The University of Texas-Pan American recognizes all credits obtained through programs facilitated by the Office of International Programs facilitates. It is your responsibility to speak with your OIP and academic advisor to learn how/if your credit will apply to your degree plan.
During the fall and spring semesters, undergraduate students must be enrolled full time (12 hours) at their host institution. For summer programs, undergraduate student must take 6 hours per session. You will need to check with Financial Aid Services Students taking fewer than 12 hours during the semester or 6 hours during a summer session are not eligible for financial aid.
Most programs require you have completed at least 30 credit hours with a 2.0 cumulative GPA as an undergraduate student. Must have sophomore status at the time of application. If you are a graduate student: 3.0 GPA. Should have a clear record and must be free of holds. Check language requirements for non–English speaking countries.
OIP recommends that you begin your application process at least 9 months before the semester in which you would like to participate for a long-term Program Abroad. Make sure you meet the deadlines requirements.
Yes. You have to meet the requirements the semester before departure. Please contact UTPA Office of Admissions to confirm enrollment process. Confirmation of enrollment will be required when applying to a study abroad program.
Your application must be complete and submitted as soon as possible. Deadlines vary for each program. Due to various factors, deadlines change frequently, so check constantly the deadlines section for updates.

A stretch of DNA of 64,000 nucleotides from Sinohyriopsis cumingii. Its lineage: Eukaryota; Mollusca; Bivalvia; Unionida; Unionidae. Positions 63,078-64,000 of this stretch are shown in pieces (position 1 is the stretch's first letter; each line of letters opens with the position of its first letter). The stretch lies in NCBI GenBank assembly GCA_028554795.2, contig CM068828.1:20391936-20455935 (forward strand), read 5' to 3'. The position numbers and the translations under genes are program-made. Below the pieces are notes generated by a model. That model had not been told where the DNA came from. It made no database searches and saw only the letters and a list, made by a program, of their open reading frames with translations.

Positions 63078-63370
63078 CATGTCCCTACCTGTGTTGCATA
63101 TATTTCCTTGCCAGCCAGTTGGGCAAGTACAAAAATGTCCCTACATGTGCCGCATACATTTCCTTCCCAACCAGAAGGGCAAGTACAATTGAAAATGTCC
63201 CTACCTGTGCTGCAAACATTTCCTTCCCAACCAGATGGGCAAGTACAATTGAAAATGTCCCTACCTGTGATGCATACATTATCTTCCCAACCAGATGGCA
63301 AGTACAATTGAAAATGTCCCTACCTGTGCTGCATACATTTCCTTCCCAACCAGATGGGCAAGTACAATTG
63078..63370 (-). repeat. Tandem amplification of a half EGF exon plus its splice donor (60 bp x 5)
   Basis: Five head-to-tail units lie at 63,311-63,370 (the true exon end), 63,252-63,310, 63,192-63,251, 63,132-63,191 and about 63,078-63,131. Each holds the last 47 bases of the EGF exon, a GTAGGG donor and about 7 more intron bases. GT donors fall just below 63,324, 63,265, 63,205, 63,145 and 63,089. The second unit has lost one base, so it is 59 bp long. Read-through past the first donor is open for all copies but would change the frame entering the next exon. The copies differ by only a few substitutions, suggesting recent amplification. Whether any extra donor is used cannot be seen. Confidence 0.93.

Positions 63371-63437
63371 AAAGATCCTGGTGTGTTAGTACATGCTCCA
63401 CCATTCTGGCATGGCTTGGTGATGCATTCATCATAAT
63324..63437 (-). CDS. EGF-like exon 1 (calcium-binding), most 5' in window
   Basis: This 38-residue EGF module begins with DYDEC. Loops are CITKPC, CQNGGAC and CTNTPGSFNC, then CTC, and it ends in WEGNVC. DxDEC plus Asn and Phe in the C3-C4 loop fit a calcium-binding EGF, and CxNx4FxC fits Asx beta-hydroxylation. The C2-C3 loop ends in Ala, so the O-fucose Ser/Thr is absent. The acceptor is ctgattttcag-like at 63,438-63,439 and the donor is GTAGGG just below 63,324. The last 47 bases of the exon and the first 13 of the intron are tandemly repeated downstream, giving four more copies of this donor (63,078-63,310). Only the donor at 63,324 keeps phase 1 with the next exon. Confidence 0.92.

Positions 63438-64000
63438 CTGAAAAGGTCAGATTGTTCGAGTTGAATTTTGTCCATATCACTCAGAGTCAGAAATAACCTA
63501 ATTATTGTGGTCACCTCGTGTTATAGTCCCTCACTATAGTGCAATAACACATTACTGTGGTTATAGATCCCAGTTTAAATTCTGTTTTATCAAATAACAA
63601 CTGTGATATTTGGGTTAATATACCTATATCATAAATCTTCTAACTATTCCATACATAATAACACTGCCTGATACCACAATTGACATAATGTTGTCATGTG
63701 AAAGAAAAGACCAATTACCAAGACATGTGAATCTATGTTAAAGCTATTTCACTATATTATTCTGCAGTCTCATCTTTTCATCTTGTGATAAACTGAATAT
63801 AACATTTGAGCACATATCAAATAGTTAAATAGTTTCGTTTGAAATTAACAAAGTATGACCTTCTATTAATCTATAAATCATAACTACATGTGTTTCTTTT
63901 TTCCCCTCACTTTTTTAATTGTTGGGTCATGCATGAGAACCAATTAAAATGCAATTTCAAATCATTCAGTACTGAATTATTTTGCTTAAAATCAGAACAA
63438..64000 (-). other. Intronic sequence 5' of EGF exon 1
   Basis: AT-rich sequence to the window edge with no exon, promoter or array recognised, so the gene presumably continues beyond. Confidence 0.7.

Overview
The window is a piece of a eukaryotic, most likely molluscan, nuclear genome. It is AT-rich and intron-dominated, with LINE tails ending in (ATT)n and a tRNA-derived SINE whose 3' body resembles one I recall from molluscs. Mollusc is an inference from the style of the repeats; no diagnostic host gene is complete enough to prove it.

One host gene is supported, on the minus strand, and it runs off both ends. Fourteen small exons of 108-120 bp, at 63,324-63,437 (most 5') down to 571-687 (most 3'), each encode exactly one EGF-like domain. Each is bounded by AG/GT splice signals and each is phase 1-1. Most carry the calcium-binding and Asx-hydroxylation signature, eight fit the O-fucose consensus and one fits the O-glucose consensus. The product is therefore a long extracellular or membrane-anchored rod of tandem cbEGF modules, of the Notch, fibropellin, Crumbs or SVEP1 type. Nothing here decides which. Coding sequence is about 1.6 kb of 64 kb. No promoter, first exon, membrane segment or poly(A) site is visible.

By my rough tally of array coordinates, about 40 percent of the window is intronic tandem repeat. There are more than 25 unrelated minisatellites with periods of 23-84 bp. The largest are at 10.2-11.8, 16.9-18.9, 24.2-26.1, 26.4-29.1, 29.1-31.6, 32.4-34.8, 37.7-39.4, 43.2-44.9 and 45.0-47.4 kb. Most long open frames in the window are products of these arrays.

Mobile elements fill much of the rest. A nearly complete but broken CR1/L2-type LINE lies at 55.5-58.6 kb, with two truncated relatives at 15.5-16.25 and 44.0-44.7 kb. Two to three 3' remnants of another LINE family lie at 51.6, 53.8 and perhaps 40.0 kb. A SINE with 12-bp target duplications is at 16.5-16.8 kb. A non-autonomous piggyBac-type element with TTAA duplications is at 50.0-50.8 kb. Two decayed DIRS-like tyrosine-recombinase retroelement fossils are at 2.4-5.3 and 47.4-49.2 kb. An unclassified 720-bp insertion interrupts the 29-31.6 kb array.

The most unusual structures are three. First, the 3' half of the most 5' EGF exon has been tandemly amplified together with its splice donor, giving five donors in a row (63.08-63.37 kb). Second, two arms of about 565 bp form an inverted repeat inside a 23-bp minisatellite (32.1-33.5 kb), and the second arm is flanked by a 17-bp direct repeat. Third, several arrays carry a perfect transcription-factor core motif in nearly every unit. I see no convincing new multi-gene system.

The best, most cost-efficient, way to communicate will probably be via e-mail or an internet-based chat/talk program (e.g. IM, Skype). Most students will have cell phones, but using local calling cards will be less expensive. BEWARE: Making international calls or texting from cell phones can be extremely expensive! Determine a set day and time to talk regularly. Another way to communicate is via online social networking such as Myspace or Facebook.
It is always to a student’s advantage to know as much of the native language as possible; however, depending on the country it may not be a requirement. Depending on your willingness to learn and explore, you may have a very enjoyable time learning the culture and language of your host country. Some short-term Study Abroad programs offer elective courses in specific fields; in which case you do not need much language knowledge, asides from the basics. (Hello, goodbye, thank you, etc.) Additionally, tutors and language exchange programs may be available. You should explore the language support networks of your program. Learning the language beforehand will help you once you arrive. Language learning programs of all types are available at most bookstores and on the Internet.
If you participate in a faculty led program, your credit will be posted to your UTPA academic record soon after grades are submitted to Registrar’s Office.